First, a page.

Five millennia ago, a young male bison had an unfortunate accident in what is now Porter Creek, getting stuck in a lake, torn apart by carnivores, then buried in silt.
A new paper published by NRC Research Press sheds new light on the life and times of the partial skeleton of the now-extinct steppe bison that was found in the backyard of a private residence in Whitehorse in 2012. That animal, which was approximately six years old, became mired in a lake and died, then was “partially scavenged by carnivores” before being “buried by… silt sediment” in the middle Holocene period, the paper reads.
“It was a little bit like CSI,” said Grant Zazula, a paleontologist with the Yukon government and the paper’s lead researcher. “It sort of becomes a detective story — what’s the scene of the crime, how did this animal die, what were the causes, how did it live?”
The findings from the study of the specimen “book-end our understanding” of steppe bison, said Zazula. The genetics of the specimen, taken from core samples from the horns, show that the animals persisted into a “relatively modern era.”
The data shows that the northern steppe bison survived the late Pleistocene extinction event, approximately 11,000 years ago, which saw nearly 75 per cent of all large mammals in North America disappear, the paper states. The species persisted locally in the southern Yukon into the present era, known as the Holocene.
An analysis of the area where the bison skeleton was found revealed that it was once dominated by white spruce, a species now almost non-existent in the Yukon, said Zazula. This means that the landscape was probably more woodland than the plains-type environment we typically associate with bison.
“It shows that this is a species that can really change and adapt very quickly,” Zazula said.
Steppe bison are thought to have migrated from Asia into North America via the Bering Strait between 195,000 and 135,000 years ago. Once here, they rapidly colonized and began to “dominate” the mammalian megafauna landscape, and lived from Alaska to Mexico, said Zazula.
While they look quite similar, steppe bison were “actually quite different than modern bison,” Zazula said. Steppe bison were larger and heavier with a thicker skull plate and much larger, more powerful horns than their modern descendants, which persisted and evolved from ice-age steppe bison in more southern climates.
Despite these physiological differences, very little has changed on a genetic level, evolutionarily speaking, said Zazula. Modern bison could “absolutely” breed with steppe bison, if they were still alive today.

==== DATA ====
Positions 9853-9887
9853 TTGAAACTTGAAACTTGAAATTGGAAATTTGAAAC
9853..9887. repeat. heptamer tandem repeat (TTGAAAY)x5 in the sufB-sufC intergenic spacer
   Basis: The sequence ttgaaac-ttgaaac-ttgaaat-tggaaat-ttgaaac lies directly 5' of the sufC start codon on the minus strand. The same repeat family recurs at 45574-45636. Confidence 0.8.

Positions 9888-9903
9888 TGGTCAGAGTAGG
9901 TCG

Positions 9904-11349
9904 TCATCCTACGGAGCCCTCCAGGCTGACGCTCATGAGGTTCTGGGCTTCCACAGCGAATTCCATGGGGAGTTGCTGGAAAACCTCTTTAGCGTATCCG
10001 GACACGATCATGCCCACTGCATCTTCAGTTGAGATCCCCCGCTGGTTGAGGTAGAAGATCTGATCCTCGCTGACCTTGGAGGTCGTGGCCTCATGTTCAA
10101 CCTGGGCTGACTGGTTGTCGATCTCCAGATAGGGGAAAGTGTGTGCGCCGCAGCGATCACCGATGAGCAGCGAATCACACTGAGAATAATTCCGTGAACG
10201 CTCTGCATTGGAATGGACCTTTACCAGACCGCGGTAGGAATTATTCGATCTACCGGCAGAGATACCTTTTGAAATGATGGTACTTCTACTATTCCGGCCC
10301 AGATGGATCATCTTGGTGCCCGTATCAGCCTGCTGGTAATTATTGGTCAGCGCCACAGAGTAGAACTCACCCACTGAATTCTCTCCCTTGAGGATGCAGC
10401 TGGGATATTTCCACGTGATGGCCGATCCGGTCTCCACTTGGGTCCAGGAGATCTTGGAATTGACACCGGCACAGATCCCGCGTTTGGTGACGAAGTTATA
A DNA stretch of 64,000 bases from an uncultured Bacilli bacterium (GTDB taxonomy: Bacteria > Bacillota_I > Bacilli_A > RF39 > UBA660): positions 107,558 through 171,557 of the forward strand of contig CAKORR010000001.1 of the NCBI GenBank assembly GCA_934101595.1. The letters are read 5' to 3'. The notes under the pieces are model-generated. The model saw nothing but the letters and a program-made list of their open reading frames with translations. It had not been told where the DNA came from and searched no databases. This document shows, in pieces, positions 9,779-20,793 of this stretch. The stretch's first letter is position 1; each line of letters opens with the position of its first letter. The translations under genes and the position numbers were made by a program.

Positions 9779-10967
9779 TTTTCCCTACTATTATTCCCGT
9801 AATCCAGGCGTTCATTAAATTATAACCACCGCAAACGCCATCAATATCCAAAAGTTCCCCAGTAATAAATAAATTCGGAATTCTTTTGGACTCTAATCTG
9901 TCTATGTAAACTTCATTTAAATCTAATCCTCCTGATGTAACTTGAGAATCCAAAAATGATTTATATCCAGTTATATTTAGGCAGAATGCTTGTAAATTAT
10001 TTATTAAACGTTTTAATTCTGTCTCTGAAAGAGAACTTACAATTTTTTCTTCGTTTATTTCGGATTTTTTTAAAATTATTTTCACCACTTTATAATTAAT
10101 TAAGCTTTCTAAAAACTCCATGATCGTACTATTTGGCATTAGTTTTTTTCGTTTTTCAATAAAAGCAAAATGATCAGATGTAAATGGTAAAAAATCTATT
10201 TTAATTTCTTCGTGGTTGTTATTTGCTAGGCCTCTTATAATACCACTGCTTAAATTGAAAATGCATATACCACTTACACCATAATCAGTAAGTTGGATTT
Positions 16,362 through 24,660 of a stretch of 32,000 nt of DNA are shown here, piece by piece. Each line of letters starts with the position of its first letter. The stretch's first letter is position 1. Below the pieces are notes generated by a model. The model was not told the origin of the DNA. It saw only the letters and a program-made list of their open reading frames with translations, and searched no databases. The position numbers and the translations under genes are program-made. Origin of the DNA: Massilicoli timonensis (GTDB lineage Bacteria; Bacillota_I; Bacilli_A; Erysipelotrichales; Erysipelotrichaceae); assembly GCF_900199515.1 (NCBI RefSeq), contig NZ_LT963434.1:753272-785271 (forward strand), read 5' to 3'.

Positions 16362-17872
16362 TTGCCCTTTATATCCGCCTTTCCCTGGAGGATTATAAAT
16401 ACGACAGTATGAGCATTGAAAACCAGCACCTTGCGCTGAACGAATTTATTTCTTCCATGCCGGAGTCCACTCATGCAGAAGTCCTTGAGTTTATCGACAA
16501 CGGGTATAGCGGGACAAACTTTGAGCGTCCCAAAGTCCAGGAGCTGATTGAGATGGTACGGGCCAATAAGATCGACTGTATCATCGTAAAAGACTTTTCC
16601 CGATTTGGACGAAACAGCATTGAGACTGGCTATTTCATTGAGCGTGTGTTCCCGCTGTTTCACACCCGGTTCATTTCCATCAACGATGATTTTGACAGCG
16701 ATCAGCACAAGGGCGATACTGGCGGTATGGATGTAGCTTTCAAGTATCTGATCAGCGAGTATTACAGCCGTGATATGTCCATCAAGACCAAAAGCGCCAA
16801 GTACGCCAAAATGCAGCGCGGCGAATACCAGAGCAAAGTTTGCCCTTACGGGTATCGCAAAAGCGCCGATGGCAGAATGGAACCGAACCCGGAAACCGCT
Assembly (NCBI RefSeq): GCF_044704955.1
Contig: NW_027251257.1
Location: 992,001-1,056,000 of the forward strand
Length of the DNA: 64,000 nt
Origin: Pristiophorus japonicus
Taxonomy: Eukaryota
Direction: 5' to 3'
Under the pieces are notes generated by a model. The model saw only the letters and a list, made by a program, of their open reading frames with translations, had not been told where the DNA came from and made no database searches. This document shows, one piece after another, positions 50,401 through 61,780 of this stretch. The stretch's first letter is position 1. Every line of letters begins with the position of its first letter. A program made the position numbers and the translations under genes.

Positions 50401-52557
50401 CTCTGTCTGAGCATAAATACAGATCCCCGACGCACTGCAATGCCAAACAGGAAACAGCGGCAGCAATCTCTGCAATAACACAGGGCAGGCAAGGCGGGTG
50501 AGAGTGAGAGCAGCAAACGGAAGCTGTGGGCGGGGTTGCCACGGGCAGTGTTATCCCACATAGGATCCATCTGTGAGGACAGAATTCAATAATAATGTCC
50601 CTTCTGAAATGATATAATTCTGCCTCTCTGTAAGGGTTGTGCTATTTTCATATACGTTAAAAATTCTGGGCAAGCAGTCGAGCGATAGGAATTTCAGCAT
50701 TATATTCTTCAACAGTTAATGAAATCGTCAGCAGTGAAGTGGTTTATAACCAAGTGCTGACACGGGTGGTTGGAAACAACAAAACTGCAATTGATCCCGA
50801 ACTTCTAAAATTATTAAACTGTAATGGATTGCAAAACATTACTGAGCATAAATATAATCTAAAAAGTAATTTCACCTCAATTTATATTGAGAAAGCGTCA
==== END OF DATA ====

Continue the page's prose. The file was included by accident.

Two populations of wood bison presently exist in the Yukon — the Aishihik herd, near Haines Junction, and the bison along the Alaska Highway, which typically skirt the British Columbia-Yukon border near Watson Lake — but neither of these populations are directly descended from steppe bison. Rather, they are introduced populations of wood bison. Only the Aishihik herd is huntable.
The last known evidence of steppe bison in the Yukon comes from a bone found at Annie Ned Creek in Haines Junction, which is about 400 years old. The specimen found in Porter Creek is a link in that population in the Yukon.
“Genetically, the (Annie Ned Creek specimen) is the same as this guy (from Porter Creek),” said Zazula.
This raises the question of what actually caused this species of bison to go extinct in the Yukon, when they had survived for so long and many other animals had gone died out. A climate event is one possibility, said Zazula, although it seems unlikely, since the steppe bison had already survived the ice age.
Over-hunting has also been suggested as one option, but there is little evidence that bison were a major food source for First Nations in the Yukon the way they were further South. Yukon First Nations during this period tended to rely more on caribou and, later, on moose, Zazula said, although why exactly is unknown. Few examples of bison skeletons with butchering-marks appearing in the sample base, he said.
Disease has been suggested as another possible cause, but in reality, paleontologists “just don’t know” what made the animals die out, Zazula said.
“The key thing about bison is how adaptable they are … to actually kill them off entirely 400 years ago is very significant,” he said.
“It furthers the need to understand the mystery.”
Contact Lori Fox at firstname.lastname@example.org